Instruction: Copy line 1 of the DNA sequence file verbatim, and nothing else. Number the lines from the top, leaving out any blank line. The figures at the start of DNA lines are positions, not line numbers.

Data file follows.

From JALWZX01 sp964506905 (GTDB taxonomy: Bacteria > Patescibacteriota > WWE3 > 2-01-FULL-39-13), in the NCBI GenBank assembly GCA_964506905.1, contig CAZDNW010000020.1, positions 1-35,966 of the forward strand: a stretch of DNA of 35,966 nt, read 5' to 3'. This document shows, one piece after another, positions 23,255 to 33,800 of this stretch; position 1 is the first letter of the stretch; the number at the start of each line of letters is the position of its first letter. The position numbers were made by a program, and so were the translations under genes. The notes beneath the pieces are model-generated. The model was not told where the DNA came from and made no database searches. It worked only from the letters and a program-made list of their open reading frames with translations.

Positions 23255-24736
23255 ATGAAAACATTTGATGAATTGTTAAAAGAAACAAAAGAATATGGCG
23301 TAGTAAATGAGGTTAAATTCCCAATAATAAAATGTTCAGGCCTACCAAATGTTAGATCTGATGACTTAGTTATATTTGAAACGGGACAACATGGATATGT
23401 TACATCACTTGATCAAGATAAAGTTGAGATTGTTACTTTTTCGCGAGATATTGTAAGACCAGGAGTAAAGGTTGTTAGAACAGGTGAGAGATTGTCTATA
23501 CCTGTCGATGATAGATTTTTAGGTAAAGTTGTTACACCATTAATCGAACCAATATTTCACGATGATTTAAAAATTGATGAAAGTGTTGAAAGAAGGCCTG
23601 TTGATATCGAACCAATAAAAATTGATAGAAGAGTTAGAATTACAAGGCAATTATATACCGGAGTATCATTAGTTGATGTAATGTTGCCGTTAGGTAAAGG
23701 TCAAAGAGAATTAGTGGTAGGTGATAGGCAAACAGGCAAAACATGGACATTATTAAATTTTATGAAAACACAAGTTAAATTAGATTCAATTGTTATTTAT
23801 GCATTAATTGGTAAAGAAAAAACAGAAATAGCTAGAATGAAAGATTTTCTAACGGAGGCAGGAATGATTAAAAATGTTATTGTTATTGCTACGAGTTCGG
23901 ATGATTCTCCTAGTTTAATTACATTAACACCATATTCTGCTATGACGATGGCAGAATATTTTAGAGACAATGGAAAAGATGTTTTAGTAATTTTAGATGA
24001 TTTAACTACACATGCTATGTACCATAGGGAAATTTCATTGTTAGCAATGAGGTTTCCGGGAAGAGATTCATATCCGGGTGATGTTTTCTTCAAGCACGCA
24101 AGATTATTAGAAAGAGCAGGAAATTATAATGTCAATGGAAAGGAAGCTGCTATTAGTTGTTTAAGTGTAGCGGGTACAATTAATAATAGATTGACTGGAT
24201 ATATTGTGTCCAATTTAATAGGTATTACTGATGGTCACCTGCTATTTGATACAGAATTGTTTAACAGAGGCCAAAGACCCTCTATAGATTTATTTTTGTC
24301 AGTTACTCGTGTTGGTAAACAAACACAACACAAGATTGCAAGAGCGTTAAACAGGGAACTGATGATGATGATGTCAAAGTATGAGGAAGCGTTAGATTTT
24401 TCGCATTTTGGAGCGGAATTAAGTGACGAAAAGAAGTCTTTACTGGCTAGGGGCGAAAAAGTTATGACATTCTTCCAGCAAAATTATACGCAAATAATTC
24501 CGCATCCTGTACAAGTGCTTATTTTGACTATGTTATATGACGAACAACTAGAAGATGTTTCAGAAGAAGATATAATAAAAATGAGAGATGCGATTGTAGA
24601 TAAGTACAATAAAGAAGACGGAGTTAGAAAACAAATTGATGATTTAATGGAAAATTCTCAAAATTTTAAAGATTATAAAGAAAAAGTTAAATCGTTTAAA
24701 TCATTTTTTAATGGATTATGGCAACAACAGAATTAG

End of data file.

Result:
From JALWZX01 sp964506905 (GTDB taxonomy: Bacteria > Patescibacteriota > WWE3 > 2-01-FULL-39-13), in the NCBI GenBank assembly GCA_964506905.1, contig CAZDNW010000020.1, positions 1-35,966 of the forward strand: a stretch of DNA of 35,966 nt, read 5' to 3'. This document shows, one piece after another, positions 23,255 to 33,800 of this stretch; position 1 is the first letter of the stretch; the number at the start of each line of letters is the position of its first letter. The position numbers were made by a program, and so were the translations under genes. The notes beneath the pieces are model-generated. The model was not told where the DNA came from and made no database searches. It worked only from the letters and a program-made list of their open reading frames with translations.